Since he was the only fictional figure ever to honor and disturb my sleep, I was deeply touched and felt I was not free to change him into a grasshopper or a wallaby. Luckily, he bears no resemblance either physically or temperamentally to me. I guess that's a break for all of us. Stop in here for a drink some fine afternoon. We're enjoying room service and would like to see you.

SIMON: I guess living...

Mr. ANGELL: Staying at the Gram mercy Park Hotel.

SIMON: Yeah. Would things come to him that way? Maybe not in his sleep, but...

Mr. ANGELL: Well, coming - things coming to him in a dream, I would say no. I mean I'd forgotten that Stuart Little came to him as a dream. It is not typical. I never heard him spring up from bed and say I had a dream last night and then start to write.

SIMON: How would ideas come to him? Do you know?

Mr. ANGELL: Well, "Charlotte's Web" came from him watching a spot here on this place in Maine. I think it was this spot down on his boathouse where he once went down to work on the newsbreak, those little page fillers at the bottom of the column in the New Yorker, which he'd edited for some 57 years.

SIMON: Yeah.

Mr. ANGELL: The extraordinary thing about him was that when he arrived, he started to become a farm person in the mid-'30s when they bought this place in Maine. And at first he's quite self-conscious about and said - and thought he was not good at this, but he was immensely good at the daily chores, the hundreds and hundreds of little things that you have to do to keep a place in the country going.

And this sort of thing went into his writing. When he came - I think he wrote "Charlotte's Web" after he knew enough country things, knew enough about animals and how a country place works that he could write about sheep and pigs and spiders with some confidence. Because he knew how they behaved.

SIMON: Did you have any strong thoughts, Mr. Angell, about what e-mail has done to the quality of personal correspondence?

Mr. ANGELL: Well, it's done a way with it, basically. I mean it's not the just lost to historians and to family members and to writers everywhere, but it's the loss of pleasure to the letter writer. We all used to - everybody used to write letters. And you wrote everybody; each person you wrote regularly you did it in a different tone of voice, which was your connection with them. I was away overseas in the Pacific for more than three years and I wrote every day to somebody. I mean I wrote to my wife, to my father and my mother and my stepfather and a lot of other people. And that's the way the war went by - people wrote letters. But now they're doing it in emails and it's not the same.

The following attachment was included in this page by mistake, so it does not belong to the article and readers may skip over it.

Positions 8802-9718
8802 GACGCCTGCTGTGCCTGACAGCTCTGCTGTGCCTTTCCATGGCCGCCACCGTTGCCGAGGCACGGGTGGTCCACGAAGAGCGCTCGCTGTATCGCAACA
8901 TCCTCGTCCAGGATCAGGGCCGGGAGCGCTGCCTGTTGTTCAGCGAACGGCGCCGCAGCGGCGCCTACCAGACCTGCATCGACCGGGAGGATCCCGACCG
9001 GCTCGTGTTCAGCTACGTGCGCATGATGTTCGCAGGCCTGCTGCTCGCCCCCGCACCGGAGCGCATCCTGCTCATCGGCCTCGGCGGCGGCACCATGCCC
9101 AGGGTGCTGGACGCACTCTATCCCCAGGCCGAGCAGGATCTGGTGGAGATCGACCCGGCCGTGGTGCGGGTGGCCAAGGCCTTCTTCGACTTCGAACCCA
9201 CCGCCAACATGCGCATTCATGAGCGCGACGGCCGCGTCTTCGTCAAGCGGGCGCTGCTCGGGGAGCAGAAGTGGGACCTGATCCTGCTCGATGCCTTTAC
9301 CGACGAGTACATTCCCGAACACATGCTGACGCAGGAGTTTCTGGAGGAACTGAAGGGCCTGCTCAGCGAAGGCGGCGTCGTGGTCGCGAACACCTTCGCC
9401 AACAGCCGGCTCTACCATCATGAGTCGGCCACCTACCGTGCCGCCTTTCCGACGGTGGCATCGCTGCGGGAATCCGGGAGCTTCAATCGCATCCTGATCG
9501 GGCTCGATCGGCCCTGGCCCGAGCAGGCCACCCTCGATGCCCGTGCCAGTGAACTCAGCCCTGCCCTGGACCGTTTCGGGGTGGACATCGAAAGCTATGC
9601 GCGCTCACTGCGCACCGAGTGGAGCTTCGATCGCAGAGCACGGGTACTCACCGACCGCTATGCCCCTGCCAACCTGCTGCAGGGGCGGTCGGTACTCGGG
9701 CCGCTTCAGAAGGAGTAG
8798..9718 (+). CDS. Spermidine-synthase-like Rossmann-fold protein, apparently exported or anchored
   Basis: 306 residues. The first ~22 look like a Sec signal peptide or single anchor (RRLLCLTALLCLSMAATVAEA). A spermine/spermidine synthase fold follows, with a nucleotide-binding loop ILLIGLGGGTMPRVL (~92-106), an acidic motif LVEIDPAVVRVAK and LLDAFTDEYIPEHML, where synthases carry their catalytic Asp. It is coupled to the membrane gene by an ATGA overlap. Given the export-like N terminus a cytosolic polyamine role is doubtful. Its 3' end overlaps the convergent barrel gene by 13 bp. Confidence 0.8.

SIMON: Yeah.

Mr. ANGELL: I think.

SIMON: May I ask, what's it like to know that other people read and learn from and enjoy and are warmed by your family's personal letters?

Mr. ANGELL: Well, I don't - I think it's fine. I don't sense any violation of privacy here at all, because in the first place he's edited a lot himself. There's a lot of Andy White that isn't in here. There's a lot about the family that isn't in here. He's both frank and discrete all the way through this. His fears were very real. And one of the interesting things about him is how often he writes about death. He doesn't do it in these letters very much, but certainly in some of his most famous essays. The great essay called "Once More to the Lake," which ends with an extraordinary feeling of death watching his young son put a bathing suit, put on a wet bathing suit as he has done and he did when he was a child. A wonderful book, "Here is New York," which ends with that remarkable passage about New York now being vulnerable to a flight of bombers. This was - it was written in 1948 and everybody went to it right after 9/11. It was such a premonitory thing. This mischievous and marvelous monument which not to look upon would be like death.

SIMON: Roger Angell of The New Yorker, a revised collection of his stepfather's letters. "Letters of E.B. White" has just been published by Harper Collins. Mr. Angell, always a pleasure talking to you. Thanks.

Mr. ANGELL: Thank you so much, Scott. Bye-bye.